View details for Web of Science ID 000230387200004

    View details for PubMedID 15988677

  • Histologic types of epithelial ovarian cancer: have they different risk factors? GYNECOLOGIC ONCOLOGY Kurian, A. W., Balise, R. R., McGuire, V., Whittemore, A. S. 2005; 96 (2): 520-530

    Abstract

    The histologic types of epithelial ovarian cancer differ in clinical behavior, descriptive epidemiology, and genetic origins. The goals of the current study were to characterize further the relation of histologic-specific ovarian cancer risks to reproductive and lifestyle attributes.The authors conducted a pooled analysis of 10 case-control studies of ovarian cancer in US White women, involving 1834 patients with invasive epithelial ovarian cancer (1067 serous, 254 mucinous, 373 endometrioid, and 140 clear cell) and 7484 control women.Risks of all four histological types were inversely associated with parity and oral contraceptive use, but the histologic types showed different associations with nonreproductive factors. Unique associations include an inverse relation of serous cancer risk to body mass index, a positive relation of mucinous cancer risk to cigarette smoking, and a weakly positive relation of endometrioid cancer risk to body mass index. Risk of all histologic types was unassociated with age at menarche, age at menopause, a history of infertility, noncontraceptive estrogen use, and alcohol consumption.The most important modifiers of ovarian cancer risk (parity and oral contraceptive use) showed similar associations across the histologies. Nevertheless, the unique associations seen for other modifiers support the conjecture that the histologic types of epithelial ovarian cancer have different etiologies, which should be addressed in future investigations of the molecular basis of ovarian cancers and their responses to therapies.

    View details for DOI 10.1016/j.gygno.2004.10.037

    View details for Web of Science ID 000226636600041

    View details for PubMedID 15661246

  • Oral contraceptive use and ovarian cancer risk among carriers of BRCA1 or BRCA2 mutations BRITISH JOURNAL OF CANCER Whittemore, A. S., Balise, R. R., Pharoah, P. D., DiCioccio, R. A., Oakley-Girvan, I., Ramus, S. J., Daly, M., Usinowicz, M. B., Garlinghouse-Jones, K., Ponder, B. A., Buys, S., Senie, R., Andrulis, I., John, E., Hopper, J. L., Piver, M. S. 2004; 91 (11): 1911-1915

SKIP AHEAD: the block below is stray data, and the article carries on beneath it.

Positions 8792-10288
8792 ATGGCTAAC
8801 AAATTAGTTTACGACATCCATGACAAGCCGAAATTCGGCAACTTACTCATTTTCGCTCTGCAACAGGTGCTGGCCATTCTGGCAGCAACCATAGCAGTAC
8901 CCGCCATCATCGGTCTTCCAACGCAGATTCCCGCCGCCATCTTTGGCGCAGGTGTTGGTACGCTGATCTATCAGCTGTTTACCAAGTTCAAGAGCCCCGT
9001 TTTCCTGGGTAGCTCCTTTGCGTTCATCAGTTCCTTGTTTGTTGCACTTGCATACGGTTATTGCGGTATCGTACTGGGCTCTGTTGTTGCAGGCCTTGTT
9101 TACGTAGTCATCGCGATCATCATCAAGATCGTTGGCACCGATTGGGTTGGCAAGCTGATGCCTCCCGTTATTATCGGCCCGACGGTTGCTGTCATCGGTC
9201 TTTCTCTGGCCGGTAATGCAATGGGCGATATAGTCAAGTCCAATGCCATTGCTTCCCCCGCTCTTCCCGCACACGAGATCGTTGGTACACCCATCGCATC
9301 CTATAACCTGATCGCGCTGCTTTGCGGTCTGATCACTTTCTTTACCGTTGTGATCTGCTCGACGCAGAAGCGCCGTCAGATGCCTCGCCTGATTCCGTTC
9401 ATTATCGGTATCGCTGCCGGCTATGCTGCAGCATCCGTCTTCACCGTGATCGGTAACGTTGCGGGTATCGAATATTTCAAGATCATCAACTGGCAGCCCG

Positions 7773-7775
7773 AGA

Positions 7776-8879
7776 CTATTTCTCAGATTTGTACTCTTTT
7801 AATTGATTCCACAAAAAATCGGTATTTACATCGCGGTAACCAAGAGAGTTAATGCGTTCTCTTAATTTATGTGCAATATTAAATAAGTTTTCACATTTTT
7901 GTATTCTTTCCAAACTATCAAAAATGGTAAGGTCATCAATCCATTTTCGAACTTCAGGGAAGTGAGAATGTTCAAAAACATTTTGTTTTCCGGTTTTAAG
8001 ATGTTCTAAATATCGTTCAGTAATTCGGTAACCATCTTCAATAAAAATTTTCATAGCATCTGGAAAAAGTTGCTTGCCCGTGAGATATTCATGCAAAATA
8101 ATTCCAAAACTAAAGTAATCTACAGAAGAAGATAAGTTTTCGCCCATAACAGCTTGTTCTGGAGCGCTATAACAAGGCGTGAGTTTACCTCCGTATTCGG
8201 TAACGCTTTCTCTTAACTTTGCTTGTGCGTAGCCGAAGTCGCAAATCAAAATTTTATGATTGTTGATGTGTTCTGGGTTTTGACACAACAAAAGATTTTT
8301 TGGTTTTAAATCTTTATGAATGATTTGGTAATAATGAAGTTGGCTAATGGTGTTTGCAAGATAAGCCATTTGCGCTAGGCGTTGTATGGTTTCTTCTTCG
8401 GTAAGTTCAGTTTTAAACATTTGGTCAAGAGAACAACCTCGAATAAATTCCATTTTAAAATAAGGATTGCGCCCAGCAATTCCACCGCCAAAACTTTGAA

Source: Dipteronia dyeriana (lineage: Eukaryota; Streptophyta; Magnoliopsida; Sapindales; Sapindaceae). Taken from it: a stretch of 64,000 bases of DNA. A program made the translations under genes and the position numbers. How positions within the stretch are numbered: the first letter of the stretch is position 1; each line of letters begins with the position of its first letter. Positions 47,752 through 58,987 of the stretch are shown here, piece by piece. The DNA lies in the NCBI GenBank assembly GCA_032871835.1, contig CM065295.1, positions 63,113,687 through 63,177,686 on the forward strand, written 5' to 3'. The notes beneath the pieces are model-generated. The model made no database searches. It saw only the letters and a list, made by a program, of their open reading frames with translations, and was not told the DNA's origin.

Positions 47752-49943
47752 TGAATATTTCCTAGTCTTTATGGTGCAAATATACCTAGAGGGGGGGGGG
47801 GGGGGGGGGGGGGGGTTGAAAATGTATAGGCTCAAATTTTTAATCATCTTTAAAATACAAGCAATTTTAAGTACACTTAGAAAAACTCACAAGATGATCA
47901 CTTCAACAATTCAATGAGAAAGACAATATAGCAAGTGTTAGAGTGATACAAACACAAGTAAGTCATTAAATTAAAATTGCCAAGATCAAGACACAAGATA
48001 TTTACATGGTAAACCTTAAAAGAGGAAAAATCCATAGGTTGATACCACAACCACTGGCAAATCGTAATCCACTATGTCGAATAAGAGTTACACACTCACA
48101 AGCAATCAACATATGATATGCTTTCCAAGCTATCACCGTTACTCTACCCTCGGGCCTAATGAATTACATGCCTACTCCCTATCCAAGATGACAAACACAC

Abstract

    Women with mutations of the genes BRCA1 or BRCA2 are at increased risk of ovarian cancer. Oral contraceptives protect against ovarian cancer in general, but it is not known whether they protect against the disease in carriers of these mutations. We obtained self-reported lifetime histories of oral contraceptive use from 451 women who carried mutations of BRCA1 or BRCA2. We used conditional logistic regression to estimate the odds ratios associated with oral contraceptive use, comparing the histories of 147 women with ovarian cancer (cases) to those of 304 women without ovarian cancer (controls) who were matched to cases on year of birth, country of residence and gene (BRCA1 vs BRCA2). Reference ages for controls had to exceed the ages at diagnosis of their matched cases. After adjusting for parity, the odds-ratio for ovarian cancer associated with use of oral contraceptives for at least 1 year was 0.85 (95 percent confidence interval, 0.53-1.36). The risk decreased by 5% (1-9%) with each year of use (P for trend=0.01). Use for 6 or more years was associated with an odds-ratio of 0.62 (0.35-1.09). These data support the hypothesis that long-term oral contraceptive use reduces the risk of ovarian cancer among women who carry mutations of BRCA1 or BRCA2.

    View details for DOI 10.1038/sj.bjc.6602239

    View details for Web of Science ID 000225301700010

    View details for PubMedID 15545966

  • Risk of early-onset prostate cancer in relation to germ line polymorphisms of the vitamin D receptor CANCER EPIDEMIOLOGY BIOMARKERS & PREVENTION Oakley-Girvan, I., Feldman, D., Eccleshall, T. R., Gallagher, R. P., Wu, A. H., Kolonel, L. N., Halpern, J., Balise, R. R., West, D. W., Paffenbarger, R. S., Whittemore, A. S. 2004; 13 (8): 1325-1330

    Abstract